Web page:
I am not concerned with it being expedient, but with it being right.

    @Greg

    “In what way, other than the risks already posted on all vaccination information pamphlets, could a vaccine possibly harm a child?”

    The pamphlets you mention detail enough risk, I am not arguing that the risk of vaccinating is equal to or greater than not vaccinating. I would indeed argue the opposite; but there is a chance of harm to the individual, from either choice.

    “The right to decide is already, by law, taken from the parent. With the exception of certain religious grounds, any child in the US must be vaccinated before entering any public school system.”

    The right has not been taken from the parent, legally or otherwise. Children are not required by law to attend public school, nor to receive vaccines. Again, regardless of whether or not the choice is good for the public health, the parent, under the current system has the right to choose for their child.

  59. dbm

    @ Greg
    “Again, not vaccinating a child endangers other people’s lives. So, from my point of view, a parent does not have the right to risk me getting measles from their child because they didn’t vaccinate them.”

    It seems that you feel that parents should not have the right, or that they should not decline vaccinations; but in the US they do have the legal right to refuse.

  60. Greg in Austin

    dbm said,

    “I would indeed argue the opposite; but there is a chance of harm to the individual, from either choice.”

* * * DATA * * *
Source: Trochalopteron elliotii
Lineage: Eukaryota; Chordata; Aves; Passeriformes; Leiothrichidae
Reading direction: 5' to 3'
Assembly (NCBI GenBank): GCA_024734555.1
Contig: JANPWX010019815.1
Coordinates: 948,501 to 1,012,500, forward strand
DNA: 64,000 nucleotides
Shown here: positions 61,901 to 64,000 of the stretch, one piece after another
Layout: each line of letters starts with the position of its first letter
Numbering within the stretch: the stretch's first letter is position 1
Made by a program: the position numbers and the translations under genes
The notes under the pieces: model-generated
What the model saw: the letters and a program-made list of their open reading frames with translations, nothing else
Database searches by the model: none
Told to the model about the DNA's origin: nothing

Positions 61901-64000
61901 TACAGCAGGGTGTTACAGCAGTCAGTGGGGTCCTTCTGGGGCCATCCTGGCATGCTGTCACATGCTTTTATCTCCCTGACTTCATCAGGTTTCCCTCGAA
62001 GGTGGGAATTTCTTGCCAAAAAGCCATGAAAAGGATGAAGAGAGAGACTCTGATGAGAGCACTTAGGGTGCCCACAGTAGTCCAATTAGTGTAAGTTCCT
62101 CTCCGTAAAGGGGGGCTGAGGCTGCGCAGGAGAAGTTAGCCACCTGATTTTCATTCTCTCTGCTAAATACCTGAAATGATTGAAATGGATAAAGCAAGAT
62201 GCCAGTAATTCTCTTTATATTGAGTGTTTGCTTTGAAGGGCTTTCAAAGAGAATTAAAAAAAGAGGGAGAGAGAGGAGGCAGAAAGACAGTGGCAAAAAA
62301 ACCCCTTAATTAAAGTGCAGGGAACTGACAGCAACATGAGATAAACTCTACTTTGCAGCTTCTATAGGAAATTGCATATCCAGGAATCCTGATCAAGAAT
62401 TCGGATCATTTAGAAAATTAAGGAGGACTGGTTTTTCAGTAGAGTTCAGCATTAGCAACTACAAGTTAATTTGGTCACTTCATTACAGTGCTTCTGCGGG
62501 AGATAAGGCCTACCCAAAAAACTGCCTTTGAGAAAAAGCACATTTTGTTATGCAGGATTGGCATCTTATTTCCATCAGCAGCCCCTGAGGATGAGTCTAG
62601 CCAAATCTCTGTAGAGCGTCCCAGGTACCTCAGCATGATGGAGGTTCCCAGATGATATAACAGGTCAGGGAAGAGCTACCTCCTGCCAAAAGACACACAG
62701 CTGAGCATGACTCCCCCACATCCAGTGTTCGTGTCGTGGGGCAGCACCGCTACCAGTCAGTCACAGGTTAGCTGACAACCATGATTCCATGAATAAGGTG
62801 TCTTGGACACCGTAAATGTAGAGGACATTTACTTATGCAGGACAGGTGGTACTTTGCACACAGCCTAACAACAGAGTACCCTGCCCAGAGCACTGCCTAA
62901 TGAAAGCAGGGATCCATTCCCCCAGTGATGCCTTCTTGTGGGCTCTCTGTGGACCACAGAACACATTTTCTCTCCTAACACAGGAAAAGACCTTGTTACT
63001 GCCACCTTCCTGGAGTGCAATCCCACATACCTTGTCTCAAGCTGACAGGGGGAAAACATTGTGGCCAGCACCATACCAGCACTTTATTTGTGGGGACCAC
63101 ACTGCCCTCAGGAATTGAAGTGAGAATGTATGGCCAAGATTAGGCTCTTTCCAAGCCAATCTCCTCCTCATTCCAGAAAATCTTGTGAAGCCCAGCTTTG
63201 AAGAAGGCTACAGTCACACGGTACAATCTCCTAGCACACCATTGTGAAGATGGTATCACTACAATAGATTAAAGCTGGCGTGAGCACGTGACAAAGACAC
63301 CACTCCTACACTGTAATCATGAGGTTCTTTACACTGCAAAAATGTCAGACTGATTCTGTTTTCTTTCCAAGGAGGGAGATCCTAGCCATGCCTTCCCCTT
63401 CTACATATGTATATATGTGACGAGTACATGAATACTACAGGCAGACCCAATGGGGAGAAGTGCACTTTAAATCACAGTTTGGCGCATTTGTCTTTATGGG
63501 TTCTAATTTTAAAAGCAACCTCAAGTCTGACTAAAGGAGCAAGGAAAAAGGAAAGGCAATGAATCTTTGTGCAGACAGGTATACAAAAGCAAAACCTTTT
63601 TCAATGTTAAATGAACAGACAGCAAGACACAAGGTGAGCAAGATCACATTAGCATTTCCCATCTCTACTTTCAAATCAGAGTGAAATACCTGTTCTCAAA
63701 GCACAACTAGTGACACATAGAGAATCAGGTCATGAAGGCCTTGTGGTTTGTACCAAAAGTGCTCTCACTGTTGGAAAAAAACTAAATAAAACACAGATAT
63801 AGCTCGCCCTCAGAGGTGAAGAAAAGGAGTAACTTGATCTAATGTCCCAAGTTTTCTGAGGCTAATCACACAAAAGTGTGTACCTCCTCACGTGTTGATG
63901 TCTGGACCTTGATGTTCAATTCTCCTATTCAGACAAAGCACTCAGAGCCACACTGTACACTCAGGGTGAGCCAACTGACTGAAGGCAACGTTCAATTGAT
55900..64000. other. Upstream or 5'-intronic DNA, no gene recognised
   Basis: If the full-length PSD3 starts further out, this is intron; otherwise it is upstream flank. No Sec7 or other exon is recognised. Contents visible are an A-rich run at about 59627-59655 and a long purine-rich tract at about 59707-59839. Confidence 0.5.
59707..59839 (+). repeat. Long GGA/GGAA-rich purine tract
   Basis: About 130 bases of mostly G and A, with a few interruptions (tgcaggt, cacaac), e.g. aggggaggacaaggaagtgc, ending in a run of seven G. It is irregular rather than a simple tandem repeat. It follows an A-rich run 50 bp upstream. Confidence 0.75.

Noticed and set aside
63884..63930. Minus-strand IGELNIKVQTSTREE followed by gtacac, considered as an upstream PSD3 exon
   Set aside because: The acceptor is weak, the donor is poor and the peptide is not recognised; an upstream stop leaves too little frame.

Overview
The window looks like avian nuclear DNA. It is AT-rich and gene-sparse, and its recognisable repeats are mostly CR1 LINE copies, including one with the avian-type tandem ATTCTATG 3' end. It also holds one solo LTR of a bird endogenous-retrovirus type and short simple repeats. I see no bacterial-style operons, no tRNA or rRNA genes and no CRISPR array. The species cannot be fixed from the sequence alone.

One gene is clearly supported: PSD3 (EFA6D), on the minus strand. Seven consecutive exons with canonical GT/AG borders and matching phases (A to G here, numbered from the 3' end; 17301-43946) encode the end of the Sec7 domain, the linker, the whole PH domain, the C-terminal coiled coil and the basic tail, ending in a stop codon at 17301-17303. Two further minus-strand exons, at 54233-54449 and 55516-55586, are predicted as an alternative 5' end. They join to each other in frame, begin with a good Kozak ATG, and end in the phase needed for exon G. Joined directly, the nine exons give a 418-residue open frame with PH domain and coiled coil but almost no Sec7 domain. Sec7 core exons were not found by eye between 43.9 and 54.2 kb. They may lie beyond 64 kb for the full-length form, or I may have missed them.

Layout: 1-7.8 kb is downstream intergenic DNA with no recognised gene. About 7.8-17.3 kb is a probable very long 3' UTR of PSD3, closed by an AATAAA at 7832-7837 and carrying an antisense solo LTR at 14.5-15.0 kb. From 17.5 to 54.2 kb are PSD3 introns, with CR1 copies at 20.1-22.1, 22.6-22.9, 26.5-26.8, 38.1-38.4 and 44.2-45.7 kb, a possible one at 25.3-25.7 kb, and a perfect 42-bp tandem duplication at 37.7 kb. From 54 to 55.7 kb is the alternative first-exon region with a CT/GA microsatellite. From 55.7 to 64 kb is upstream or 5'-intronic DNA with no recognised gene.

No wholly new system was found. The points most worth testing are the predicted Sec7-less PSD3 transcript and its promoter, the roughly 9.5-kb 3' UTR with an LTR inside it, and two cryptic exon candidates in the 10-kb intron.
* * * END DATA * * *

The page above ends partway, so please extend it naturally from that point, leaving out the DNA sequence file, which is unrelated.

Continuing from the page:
There is a greater chance one will get hit by a car than suffer a side effect of any vaccination, but I don’t hear people saying we should not drive cars.

    “It seems that you feel that parents should not have the right, or that they should not decline vaccinations; but in the US they do have the legal right to refuse.”

    I don’t recall saying how I felt, only how I interpreted the reason for requiring vaccinations to all school children.

    8)

  61. Greg in Austin

    Parents do have the right to refuse vaccinations in Texas,

    Exemptions to Immunization Requirements:

    Chapter §97.62 of the Texas Administrative Code (TAC) describes the conditions under which individuals can seek exemptions from Texas immunization requirements. Exclusions from compliance are allowable on an individual basis for medical contraindications, reasons of conscience, including a religious belief, and active duty with the armed forces of the United States.

    TITLE 25
    PART 1
    CHAPTER 97
    SUBCHAPTER B
    RULE §97.62

    HEALTH SERVICES
    DEPARTMENT OF STATE HEALTH SERVICES
    COMMUNICABLE DISEASES
    IMMUNIZATION REQUIREMENTS IN TEXAS ELEMENTARY AND SECONDARY SCHOOLS AND INSTITUTIONS OF HIGHER EDUCATION
    Exclusions from Compliance